7 Responses to “Visiting New Orleans with the kiddies?”

  1. K-dizzle says:

    The brand-new Audubon Insectarium is AWESOME! They have a cafe where you can eat cooked insects. A friend of mine had a chocolate covered ant! You can try going to the House of Blues, or take a mule drawn carriage through the French Quarter. Its alot of fun going through the French Quarter and seeing all the sights.

    P.S.-Thank you for going to New Orleans for a couple of days. For the city to bounce back we need all the tourism we can get.
    References :

  2. Barry says:

    I haven’t been to the Insectarium and am glad to hear (first answer) it is good. Not sure about lunch there…. (www.auduboninstitute.com)

    Don’t write off the WWII museum too quickly. It is very well done (not just a display of guns & tanks) and has a great gift shop.

    Other things to do (not all are for teens, but you choose):

    There are many sightseeing opportunities in the greater New Orleans area, including carriage rides/tours, plantation tours, swamp tours, ghost tours, and even Katrina disaster tours. The steamboat Natchez also does a harbor tour. There are numerous tour companies and your hotel can help with the arrangements. Try to avoid scheduling an outdoor tour until you know the weather forecast for the day in question.

    The Saint Charles Streetcar is the oldest continuously operating street railway in the world and is a "tourist attraction" in its own right. It is part of the public transit system, as are the Canal Street and Riverfront streetcar lines: http://www.norta.com/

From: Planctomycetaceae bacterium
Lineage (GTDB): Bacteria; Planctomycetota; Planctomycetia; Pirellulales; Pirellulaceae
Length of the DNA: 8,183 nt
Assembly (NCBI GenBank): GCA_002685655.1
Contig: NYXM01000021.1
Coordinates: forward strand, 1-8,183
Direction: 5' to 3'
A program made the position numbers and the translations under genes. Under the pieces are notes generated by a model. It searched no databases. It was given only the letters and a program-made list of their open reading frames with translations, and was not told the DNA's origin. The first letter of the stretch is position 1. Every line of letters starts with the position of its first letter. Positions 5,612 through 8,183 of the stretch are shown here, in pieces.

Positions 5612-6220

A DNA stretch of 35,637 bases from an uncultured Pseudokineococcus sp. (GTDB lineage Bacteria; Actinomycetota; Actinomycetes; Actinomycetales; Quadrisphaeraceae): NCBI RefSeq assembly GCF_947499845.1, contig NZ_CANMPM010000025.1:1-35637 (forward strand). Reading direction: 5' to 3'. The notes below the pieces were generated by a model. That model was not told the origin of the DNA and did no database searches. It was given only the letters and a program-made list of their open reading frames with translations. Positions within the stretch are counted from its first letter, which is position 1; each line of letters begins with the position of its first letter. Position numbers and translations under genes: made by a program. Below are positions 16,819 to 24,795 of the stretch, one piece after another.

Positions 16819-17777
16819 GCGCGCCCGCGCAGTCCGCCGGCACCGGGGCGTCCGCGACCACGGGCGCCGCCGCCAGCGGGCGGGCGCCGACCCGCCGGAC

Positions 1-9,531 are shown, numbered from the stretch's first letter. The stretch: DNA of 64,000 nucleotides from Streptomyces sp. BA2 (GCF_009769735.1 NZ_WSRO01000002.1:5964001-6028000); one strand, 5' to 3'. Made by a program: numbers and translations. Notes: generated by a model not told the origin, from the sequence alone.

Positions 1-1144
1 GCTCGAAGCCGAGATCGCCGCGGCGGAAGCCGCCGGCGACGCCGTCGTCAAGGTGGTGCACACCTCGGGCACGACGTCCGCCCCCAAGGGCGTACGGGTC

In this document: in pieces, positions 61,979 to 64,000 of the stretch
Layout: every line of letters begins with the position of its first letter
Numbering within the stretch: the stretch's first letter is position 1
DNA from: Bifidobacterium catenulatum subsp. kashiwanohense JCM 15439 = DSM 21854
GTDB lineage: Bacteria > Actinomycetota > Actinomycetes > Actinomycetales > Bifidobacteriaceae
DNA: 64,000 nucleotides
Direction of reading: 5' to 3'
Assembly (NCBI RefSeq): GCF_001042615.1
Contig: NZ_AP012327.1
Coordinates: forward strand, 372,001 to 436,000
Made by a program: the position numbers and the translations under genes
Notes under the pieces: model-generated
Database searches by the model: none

There is always music, but the bands change: Go to http://www.bestofneworleans.com and click on Music then Listings or to http://www.offbeat.com and click on Listings, then Music. Note that music clubs often advertise "No Cover", meaning there is no charge for entering. However, clubs with "No Cover" often require that customers buy a beverage each for every "set " of music (which can be every 20 minutes) so KNOW THE PRICE before you sit down. Clubs do that because some people will sit in the club all evening drinking nothing (clubs only make money from the drinks they sell – not from the music). It is also a good idea to pay for each round of drinks (in clubs on Bourbon Street) as it s delivered so there can’t be any confusion at the end of the evening.

    About certain alcoholic beverages: Realize that some famous drinks are VERY potent compared with regular cocktails that have only 1 to 1 ½ ounces of alcohol. For example, a Hurricane is basically 3 or 4 ounces of rum in something like red Kool-Aid, and a Hand Grenade has at least 4 ½ ounces of Everclear + rum + vodka mixed with melon liquor. They don’t necessarily taste like an alcoholic beverage and it is easy to over-indulge.

    Wander around the French Quarter, enjoy the architecture, watch the street entertainers (do tip), and visit some of the historic buildings that have been turned into museums (go to http://www.frenchquarter.com and click on Historic Attractions).

    Assuming the weather is good, you can collect a sandwich lunch and eat in the riverfront park (watch the shipping) or in Jackson Square (a very nice park).

    The Riverwalk shopping center has an air-conditioned food court with dining overlooking the river (www.riverwalkmarketplace.com). The Canal Place shopping center is in the French Quarter and has a cinema and higher-end shopping (Saks 5th Avenue, Brooks Brothers, etc.)

    The lobby for the Westin Canal Place Hotel is on the 11th floor and overlooks the French Quarter. It is a great place for an afternoon drink/snack:(www.westin.com).

    Cafe du Monde is in the French Quarter and you shouldn’t miss having cafe au lait & beignets (www.cafedumonde.com). Another great coffee shop is the Croissant d’Or (at 615 Ursulines Street), which is open from 7:00am to 2:00pm and has food in addition to pastry.

    The Palm Court restaurant is very nice, has moderate prices, and traditional live jazz starting at 8:00pm: 1204 Decatur Street, tel 504-525-0200 (reservations are important and they are not open every day). The Palm Court is closed from about July 25th to about September 25th each year.